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Robotic Process Automation: How ‘software robots’ are finding their niche

A simple introduction to a complex subject

At Robotics and Automation News, we like real robots, ones that you can see and touch, that are preferably made of metal. However, we might have been remiss in not talking about another kind, the “software robot” that sits inside your computer, watches what you are doing, and learns how to do it for you.

Software developers automate tasks by analysing them in detail, and writing programmes that carry out the task step by step, and then writing something called an Application Programming Interface (API) to link the task into an organisation’s computer system.

The drawbacks here are the usual – some tasks don’t justify the cost of designing a special software system, yet nonetheless many hours of laborious manual inputting needs doing. It is here that Robotic Process Automation (RPA) and software robots are coming into their own. 

Imagine a company asks its suppliers to submit their invoices in pdf form, and the accounts department manually inputs the details, transferring purchase order numbers, tax information and cash totals into the payment system. Then, for financial reporting, another set of figures are extracted from the system and put into a reporting software. Imagine automating the repetitive steps in the process.

The question for any business is how much of the work done by people can be automated? For example, in an accounts process, perhaps steps 1 to 3 are done by a human, steps 4-10 could be done by the robot, with steps 11-12 completed by the human.

The result is that the human worker begins the task, then watches the software robot whizz around on the screen in front of them performing the automated part, before completing the operation.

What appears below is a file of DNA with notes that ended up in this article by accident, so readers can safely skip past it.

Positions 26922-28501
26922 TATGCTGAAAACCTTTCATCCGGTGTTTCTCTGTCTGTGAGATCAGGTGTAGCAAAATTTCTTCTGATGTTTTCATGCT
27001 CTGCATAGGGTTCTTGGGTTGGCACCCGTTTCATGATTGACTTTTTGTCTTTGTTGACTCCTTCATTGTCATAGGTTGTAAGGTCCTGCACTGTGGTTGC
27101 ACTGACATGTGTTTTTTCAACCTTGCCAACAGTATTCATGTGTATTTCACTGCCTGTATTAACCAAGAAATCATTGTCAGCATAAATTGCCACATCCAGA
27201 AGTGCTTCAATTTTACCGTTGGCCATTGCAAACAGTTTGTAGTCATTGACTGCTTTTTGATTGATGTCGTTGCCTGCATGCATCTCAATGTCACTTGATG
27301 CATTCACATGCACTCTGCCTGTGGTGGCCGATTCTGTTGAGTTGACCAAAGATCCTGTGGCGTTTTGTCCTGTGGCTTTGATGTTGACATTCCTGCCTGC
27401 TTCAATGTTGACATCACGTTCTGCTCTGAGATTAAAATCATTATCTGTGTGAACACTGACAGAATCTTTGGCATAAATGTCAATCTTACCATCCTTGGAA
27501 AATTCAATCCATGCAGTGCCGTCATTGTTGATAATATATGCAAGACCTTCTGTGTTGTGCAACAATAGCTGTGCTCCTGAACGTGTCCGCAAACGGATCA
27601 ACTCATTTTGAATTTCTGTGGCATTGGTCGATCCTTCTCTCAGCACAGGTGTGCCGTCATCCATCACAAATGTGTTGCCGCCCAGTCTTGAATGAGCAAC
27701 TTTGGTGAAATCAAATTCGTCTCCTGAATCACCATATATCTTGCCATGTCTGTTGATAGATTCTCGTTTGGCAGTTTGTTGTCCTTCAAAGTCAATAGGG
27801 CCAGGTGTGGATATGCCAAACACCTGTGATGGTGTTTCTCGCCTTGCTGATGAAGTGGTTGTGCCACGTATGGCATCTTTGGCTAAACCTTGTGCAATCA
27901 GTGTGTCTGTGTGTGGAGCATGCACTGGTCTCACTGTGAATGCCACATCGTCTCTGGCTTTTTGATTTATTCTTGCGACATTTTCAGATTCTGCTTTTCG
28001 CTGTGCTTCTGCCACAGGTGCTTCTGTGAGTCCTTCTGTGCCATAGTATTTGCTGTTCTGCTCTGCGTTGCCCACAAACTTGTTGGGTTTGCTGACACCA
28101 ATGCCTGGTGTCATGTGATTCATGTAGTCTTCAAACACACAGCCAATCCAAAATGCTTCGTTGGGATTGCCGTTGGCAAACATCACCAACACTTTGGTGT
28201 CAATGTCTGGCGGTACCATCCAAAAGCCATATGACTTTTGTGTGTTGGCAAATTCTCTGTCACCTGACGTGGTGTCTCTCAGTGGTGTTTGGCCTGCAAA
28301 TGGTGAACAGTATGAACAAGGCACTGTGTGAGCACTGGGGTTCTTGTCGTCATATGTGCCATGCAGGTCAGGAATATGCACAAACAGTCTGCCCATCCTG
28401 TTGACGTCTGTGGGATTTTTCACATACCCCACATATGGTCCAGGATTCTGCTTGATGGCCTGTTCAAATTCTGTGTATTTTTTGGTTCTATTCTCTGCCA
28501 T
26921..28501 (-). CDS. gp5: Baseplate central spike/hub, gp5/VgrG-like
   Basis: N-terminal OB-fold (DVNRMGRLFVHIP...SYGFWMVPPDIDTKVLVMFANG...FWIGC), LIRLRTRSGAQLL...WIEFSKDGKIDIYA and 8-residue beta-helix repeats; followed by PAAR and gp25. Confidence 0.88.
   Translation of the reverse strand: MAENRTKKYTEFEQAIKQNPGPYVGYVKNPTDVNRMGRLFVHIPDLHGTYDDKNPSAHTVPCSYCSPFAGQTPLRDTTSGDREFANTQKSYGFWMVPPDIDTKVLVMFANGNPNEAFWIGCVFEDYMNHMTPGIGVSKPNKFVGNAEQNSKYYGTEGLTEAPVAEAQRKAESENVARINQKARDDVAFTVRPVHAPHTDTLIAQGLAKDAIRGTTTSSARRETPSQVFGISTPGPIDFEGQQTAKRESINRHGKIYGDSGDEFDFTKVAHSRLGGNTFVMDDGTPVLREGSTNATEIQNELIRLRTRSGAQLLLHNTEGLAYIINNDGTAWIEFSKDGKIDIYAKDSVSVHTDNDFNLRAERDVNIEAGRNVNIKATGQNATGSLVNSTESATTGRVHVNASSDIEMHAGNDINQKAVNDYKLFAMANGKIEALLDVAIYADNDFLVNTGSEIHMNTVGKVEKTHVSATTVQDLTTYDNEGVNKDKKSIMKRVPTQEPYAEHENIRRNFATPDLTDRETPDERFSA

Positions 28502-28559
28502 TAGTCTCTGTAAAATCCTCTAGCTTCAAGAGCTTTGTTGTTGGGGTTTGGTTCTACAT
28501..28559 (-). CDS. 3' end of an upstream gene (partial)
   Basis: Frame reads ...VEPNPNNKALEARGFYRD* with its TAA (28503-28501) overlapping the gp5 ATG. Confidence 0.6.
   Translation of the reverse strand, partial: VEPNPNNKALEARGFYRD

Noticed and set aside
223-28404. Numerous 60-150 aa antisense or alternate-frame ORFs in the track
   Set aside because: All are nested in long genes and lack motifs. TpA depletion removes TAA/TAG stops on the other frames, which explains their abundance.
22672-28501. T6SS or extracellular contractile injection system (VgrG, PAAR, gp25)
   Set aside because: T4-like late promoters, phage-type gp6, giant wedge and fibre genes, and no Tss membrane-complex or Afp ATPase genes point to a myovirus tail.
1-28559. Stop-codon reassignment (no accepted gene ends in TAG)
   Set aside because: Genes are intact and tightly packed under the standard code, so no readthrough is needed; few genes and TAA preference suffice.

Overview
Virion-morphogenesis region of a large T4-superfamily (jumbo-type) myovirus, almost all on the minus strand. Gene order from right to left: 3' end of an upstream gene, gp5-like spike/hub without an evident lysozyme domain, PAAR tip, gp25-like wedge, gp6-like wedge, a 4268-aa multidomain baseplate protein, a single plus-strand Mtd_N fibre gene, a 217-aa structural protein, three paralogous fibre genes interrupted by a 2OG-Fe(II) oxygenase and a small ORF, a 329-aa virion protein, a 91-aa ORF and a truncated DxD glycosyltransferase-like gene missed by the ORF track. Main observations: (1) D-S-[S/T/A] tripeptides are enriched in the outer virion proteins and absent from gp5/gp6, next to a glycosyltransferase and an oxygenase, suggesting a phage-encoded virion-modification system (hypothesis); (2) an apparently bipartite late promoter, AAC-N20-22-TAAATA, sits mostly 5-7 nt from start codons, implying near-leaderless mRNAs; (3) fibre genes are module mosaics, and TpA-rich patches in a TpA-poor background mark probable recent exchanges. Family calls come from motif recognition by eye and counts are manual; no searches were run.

The applications are everywhere. Company X buys Company Y and wants to integrate financial information into their Enterprise Resource Planning (ERP) System – the business system of the company, to make sure that, from then on, Company Y is using the same reporting tools, invoicing processes as company X. While the newcomers learn the ropes, a well-trained software robot can help the workers transition.

The degree of complexity of RPA robots ranges according to the task, from the simplest automatic responses, to those that are “machine learnt”, where the robot ‘watches’ what the human operator does and learns how to do the task – a process on the road to artificial intelligence (AI) proper.

Bots do the boring, repetitive part of the job first and foremost, which lends them to being welcomed by their collaborative humans.

As ever, the success of RPA depends on how the organisation manages the change. A successful application in one area can lead to new tasks being considered for automation, and with bots appearing in different parts of a company’s ERP, organisations must carefully assess the impact on workers and other previously installed RPA systems.

Organisations that are seeing the benefits of RPA are using them for a range of applications – typically report generation, data management, payroll management, customer service and accounting reconciliation.

As well as being cost-effective, software robots do the boring stuff quickly, and, as a result, we can expect to see them increasingly becoming part of the business landscape.

Image credit: Pixabay